Terry Gilliam: That was the thing. Literally I had never met David before; I had talked to him once on the phone and he was a big fan of TIME BANDITS among my other things and I just said “Just come on down, we will just play.” That’s what happened, he got down there, we met the evening before we started shooting, talked a bit, got the costume sorted out thanks to the guy who was doing the tattoos, he was wearing the trousers that David had ultimately in the film and those were better than the costumes that were given to David. (Laughs) Everything was ad hoc and then to focus David’s mind on this weird character, I gave him a lot of references of arcane symbolism of Robert Flood, who was an alchemist and said “Look at all of this stuff.” And then he had this waistcoat that he then spent the entire evening and night drawing all of these abstract symbols all over it. It’s a piece of art now which he made and which was kind of his training for the character.

Quint: And something else that I really liked about the short though was kind of the red herring where I love that there were ghosts, but that wasn’t what was causing the accidents. Do you know what I mean? It’s like I love that there was all of this time spent trying the find the ghosts and they are there, but they are really not doing anything.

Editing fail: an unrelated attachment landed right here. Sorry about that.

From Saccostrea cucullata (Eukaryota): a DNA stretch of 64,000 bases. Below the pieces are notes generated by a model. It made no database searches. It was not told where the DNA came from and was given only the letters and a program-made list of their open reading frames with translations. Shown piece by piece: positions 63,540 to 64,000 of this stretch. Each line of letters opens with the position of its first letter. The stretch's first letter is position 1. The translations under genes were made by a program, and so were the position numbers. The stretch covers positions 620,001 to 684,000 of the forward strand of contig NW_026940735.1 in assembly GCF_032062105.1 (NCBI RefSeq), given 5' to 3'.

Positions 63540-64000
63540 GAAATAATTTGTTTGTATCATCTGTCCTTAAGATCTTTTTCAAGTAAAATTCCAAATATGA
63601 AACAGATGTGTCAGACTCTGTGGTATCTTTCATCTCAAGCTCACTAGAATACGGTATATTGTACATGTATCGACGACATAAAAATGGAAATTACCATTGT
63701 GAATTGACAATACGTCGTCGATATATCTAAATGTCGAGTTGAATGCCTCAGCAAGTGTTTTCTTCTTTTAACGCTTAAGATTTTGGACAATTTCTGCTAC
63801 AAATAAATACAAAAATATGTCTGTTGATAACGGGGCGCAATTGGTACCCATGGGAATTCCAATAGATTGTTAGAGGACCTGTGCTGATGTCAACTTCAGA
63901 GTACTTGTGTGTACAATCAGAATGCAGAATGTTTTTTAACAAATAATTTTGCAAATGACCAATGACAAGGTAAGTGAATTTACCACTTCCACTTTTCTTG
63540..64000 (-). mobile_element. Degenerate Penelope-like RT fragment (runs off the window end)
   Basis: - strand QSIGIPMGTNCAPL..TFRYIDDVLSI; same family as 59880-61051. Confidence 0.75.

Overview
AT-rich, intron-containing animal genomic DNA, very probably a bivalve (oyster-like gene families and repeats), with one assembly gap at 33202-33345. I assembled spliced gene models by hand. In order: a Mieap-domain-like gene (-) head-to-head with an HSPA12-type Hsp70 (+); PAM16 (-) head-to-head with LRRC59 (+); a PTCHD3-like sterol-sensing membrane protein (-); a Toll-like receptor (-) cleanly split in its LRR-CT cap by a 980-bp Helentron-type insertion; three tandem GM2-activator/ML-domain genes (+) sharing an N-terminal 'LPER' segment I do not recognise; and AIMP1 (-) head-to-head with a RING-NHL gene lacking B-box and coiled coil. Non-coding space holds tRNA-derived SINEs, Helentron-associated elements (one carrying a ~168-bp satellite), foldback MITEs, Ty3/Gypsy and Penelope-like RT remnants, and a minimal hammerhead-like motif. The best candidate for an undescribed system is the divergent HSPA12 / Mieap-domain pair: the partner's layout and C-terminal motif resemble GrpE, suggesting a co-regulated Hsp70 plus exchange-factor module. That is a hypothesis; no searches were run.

Terry Gilliam: It’s such a silly joke… It’s actually just a shaggy dog story, really. It has a very silly ending to it. (Laughs) Even the sound guys were having fun, because when the car gives the final moment… We don’t want to give anything away yet, the car does its final flop, there’s the sound of the pipe and foot.

Quint: Nice!

Terry Gilliam: Another funny thing is one of the first characters that comes on, a local, he’s the guy who’s in a business suit and he’s with the little cars on his mantle piece. “There’s nothing like Nascar.” The guys working on this thing, because they all seem to be fans... Ken Shabby is the character that I think Michael Palin played in Python. I changed the spelling, if you look at it, it’s “Kenneth Shabeigh.” It’s just for Python fans, there are bits and pieces.